[svlug] ubuntu 14.04 where are the wifi tables stored?

Steve Litt slitt at troubleshooters.com
Mon Jan 19 09:44:24 PST 2015


On Sun, 18 Jan 2015 11:05:19 +0100
Ivan Sergio Borgonovo <mail at webthatworks.it> wrote:

> Linux on the desktop is a fairy tale. It's a miracle we have so
> functional graphic environment considering there are very few money
> you can earn from writing a DE for Linux.

Precisely. I slept a hundred years, let down my hair from the tower
window to the ground, got kissed by a prince, and now I'm using Openbox
with Inkscape and Sigil!

:-)

OK, seriously, I've pondered the whole "why do they give it away"
question, and here are some of the things I've come up with, at least
for small projects like Openbox or runit:

http://troubleshooters.com/lpm/200310/200310.htm#_lifeAfterWindows

I never got paid a cent to write VimOutliner. But it's software,
integral to my business, that gives me a competitive advantage. And the
VimOutliner I use today, which has been improved by generations of
developers, is much more useful than the VimOutliner I cobbled together
from Perl and Vim in 2001. So I can write books faster, plan better,
and have a more profitable business.

I'll make one other point, using VimOutliner (VO) as an example. Red
Hat wasn't paying us. We didn't need to justify our progress to an
employer or patron. We all had day jobs, our time was scarce, so when
we added features, we did it in the simplest possible way. Right from
the start.

Needing an outliner, I could have written something in Python Tk. But I
didn't have the time: Red Hat wasn't paying me. So I took Vim, used a
few Perl scripts to make its folding feature into outline
expand/collapse, and a few days later I had an outliner, *and then I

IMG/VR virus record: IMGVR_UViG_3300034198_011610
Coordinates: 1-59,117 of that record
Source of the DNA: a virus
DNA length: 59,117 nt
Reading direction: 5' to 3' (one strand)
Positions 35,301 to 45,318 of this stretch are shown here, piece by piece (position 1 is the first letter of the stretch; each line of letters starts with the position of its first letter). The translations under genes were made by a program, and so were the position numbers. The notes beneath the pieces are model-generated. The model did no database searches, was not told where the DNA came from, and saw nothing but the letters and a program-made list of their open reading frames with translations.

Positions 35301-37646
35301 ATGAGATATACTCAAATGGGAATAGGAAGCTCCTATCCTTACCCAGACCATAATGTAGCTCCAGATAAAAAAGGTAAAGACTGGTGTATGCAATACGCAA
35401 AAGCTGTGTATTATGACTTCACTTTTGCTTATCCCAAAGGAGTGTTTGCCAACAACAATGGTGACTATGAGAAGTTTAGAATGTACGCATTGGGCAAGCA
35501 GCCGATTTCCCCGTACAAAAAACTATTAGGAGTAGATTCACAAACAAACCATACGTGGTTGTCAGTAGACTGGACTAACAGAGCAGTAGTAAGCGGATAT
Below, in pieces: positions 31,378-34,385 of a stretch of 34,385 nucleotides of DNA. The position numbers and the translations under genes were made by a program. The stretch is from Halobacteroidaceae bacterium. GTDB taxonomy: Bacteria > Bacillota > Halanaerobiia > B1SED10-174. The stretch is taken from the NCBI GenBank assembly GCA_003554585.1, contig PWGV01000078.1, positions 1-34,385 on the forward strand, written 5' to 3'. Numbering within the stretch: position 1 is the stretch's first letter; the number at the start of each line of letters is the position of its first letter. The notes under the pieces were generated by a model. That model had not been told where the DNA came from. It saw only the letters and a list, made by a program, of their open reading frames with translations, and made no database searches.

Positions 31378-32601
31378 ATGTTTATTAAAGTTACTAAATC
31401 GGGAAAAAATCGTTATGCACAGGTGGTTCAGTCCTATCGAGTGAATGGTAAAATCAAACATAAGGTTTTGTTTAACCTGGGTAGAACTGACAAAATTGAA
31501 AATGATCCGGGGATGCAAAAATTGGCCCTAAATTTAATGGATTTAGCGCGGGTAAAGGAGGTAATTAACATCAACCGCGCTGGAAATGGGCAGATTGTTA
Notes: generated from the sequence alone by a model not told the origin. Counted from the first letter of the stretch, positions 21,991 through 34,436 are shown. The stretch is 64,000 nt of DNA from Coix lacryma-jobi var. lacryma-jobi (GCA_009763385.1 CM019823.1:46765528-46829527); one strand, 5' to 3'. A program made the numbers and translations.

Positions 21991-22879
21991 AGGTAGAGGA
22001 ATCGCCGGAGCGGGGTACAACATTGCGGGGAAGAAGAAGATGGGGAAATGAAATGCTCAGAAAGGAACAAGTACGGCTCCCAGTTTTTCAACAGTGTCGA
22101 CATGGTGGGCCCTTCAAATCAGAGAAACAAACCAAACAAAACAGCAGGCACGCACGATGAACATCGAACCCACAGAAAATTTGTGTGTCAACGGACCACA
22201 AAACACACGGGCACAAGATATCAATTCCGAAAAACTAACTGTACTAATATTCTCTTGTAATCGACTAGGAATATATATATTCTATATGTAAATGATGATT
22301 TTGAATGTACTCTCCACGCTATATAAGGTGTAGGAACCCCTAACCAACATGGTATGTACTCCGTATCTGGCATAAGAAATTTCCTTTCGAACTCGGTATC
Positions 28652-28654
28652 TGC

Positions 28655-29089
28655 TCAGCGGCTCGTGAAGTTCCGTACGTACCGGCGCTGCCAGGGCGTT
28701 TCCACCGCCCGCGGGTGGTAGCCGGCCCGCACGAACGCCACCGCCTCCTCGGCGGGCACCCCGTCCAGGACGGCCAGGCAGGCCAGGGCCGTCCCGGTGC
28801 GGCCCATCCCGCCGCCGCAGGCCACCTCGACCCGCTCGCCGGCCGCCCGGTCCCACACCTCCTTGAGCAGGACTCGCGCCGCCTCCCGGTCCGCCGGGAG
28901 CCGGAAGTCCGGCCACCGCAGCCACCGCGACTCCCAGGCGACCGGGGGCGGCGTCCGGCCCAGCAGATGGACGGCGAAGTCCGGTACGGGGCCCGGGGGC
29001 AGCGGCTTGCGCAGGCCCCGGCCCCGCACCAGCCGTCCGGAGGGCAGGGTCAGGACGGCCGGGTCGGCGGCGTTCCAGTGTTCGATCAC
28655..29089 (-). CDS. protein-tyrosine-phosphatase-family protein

stopped developing and started using*. 

As other people began developing VO, the only things that went into VO
was a scratch to the developer's itch. No special code for Retina
Displays, no Socket Activation, no Desktop Environment bindings. As a
matter of fact, two features we all wanted, clones and collaborative
outlining, were never done. They were just too difficult. And therein
is found the true value of small Free Software.

Imagine, for a second, that IBM was paying Noel, Matej and myself to
develop VimOutliner. You bet we'd have put in clones and collaborative
outlining, even though both run contrary to the very workings of Vim.
We'd have quadrupled the code base doing it, probably built a house of
cards architecture, but we'd have done it, because that was our
paycheck. And forever after, all VO users would have had to live with
the bugs we introduced when we added those two features. Even those not
using those two features might have been bitten by those bugs.

All the time, I hear people gripe that corporations use Free Software
but don't contribute back, either with software or money. My viewpoint
is that, just by using Free Software and introducing it to their
employees, they contribute plenty.

But beyond that, corporate money can corrupt Free Software. It doesn't
have to, but it can. A salary generates an expectation of continuous
improvement, the paid developers comply in order to keep their jobs,
and all too often the "improvements" are setbacks. Gnome2 becomes
Gnome3. Kmail becomes Kmail2. A PID1 becomes an "OS Toolkit". These
things don't happen with unpaid development.

Hey, let's not run from the truth: Unpaid apps usually have that "Army
surplus" look and feel to them, especially when compared to the
sanitized Windows UI and that fine art masterpiece called OS/x. But
unpaid apps are simple, they usually have few bugs, they often have few
dependencies, and they're adaptable enough that you can change them to
solve your exact problem.

Bringing it back to the original topic, it *is* surprising that KDE and
Gnome got developed, and these certainly wouldn't have been developed
without a lot of developers who were paid to work on them. But if KDE
and Gnome were to instantly vanish, things like Openbox, dwm, dmenu, i3,
jwm and the like would keep being made by people scratching their
itches, and those are more than sufficient to run dia and Inkscape, and
perhaps even Gimp if Gimp doesn't get too saddled with unnecessary
dependencies.

SteveT

Steve Litt                *  http://www.troubleshooters.com/
Troubleshooting Training  *  Human Performance




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